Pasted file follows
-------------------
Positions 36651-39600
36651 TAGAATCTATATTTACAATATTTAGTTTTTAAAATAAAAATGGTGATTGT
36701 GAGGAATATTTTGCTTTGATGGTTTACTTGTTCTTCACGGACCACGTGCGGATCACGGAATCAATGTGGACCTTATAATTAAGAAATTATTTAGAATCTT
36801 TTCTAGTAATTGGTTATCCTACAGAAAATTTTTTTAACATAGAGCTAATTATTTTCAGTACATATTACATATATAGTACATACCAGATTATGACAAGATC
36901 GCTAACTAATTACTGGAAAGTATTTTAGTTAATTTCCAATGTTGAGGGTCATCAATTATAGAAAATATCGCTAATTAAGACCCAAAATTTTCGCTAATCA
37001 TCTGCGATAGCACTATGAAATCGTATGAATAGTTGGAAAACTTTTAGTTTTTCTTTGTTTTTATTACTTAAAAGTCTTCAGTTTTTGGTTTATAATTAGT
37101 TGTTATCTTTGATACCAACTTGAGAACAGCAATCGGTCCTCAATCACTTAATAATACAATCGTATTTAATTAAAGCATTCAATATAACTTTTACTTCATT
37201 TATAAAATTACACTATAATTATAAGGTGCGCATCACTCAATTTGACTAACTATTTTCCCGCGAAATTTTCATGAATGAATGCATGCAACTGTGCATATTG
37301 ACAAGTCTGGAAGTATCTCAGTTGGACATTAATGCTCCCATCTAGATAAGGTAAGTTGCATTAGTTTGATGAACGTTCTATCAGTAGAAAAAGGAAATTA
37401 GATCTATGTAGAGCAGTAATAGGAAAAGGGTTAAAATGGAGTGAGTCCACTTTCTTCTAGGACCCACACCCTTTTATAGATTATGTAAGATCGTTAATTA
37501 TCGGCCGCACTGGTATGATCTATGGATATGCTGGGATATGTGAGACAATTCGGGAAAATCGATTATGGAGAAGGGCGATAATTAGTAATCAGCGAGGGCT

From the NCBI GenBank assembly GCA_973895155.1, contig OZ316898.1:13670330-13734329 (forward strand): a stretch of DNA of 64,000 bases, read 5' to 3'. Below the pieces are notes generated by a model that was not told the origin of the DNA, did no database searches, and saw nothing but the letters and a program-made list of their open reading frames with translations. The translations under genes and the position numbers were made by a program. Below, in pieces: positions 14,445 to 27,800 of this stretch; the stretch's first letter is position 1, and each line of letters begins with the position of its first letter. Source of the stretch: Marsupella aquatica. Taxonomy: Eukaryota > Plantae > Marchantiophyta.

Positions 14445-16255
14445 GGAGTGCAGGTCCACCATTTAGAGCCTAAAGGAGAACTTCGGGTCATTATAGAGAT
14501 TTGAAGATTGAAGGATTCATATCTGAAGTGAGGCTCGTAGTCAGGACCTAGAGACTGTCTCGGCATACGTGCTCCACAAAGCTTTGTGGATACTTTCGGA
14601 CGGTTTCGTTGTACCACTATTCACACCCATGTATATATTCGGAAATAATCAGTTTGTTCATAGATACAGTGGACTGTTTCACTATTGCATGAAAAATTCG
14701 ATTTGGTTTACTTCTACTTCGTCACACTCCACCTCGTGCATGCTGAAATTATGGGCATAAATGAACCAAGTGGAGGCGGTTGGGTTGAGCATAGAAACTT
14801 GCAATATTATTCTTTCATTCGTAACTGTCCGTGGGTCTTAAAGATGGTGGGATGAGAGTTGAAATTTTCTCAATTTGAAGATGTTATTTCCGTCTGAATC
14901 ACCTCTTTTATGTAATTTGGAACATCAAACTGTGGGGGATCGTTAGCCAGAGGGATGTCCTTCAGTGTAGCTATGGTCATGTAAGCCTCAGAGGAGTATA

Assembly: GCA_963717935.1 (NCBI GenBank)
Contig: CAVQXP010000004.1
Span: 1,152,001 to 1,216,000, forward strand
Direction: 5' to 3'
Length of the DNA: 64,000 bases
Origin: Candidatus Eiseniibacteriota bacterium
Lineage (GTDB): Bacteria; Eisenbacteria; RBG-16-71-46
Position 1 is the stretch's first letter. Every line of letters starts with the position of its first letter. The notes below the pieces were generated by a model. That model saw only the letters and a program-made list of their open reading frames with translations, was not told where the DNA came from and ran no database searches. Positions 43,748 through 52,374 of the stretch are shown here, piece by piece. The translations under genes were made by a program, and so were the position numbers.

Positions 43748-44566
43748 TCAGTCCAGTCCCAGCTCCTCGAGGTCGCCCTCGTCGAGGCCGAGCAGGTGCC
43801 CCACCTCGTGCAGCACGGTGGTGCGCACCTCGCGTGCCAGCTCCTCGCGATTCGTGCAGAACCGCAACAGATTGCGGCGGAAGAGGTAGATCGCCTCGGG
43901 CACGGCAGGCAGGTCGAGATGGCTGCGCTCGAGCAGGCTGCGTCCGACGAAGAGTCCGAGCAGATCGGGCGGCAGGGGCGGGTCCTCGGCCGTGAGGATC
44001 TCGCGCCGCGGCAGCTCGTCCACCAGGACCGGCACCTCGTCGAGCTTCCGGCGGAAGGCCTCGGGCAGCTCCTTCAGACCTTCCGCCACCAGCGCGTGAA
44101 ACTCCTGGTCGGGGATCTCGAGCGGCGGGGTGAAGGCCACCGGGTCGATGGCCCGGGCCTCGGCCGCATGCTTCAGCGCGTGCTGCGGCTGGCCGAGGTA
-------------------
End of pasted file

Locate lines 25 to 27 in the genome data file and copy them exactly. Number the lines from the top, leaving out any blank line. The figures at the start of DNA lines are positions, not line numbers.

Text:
Origin: Candidatus Eiseniibacteriota bacterium
Lineage (GTDB): Bacteria; Eisenbacteria; RBG-16-71-46
Position 1 is the stretch's first letter. Every line of letters starts with the position of its first letter. The notes below the pieces were generated by a model. That model saw only the letters and a program-made list of their open reading frames with translations, was not told where the DNA came from and ran no database searches. Positions 43,748 through 52,374 of the stretch are shown here, piece by piece. The translations under genes were made by a program, and so were the position numbers.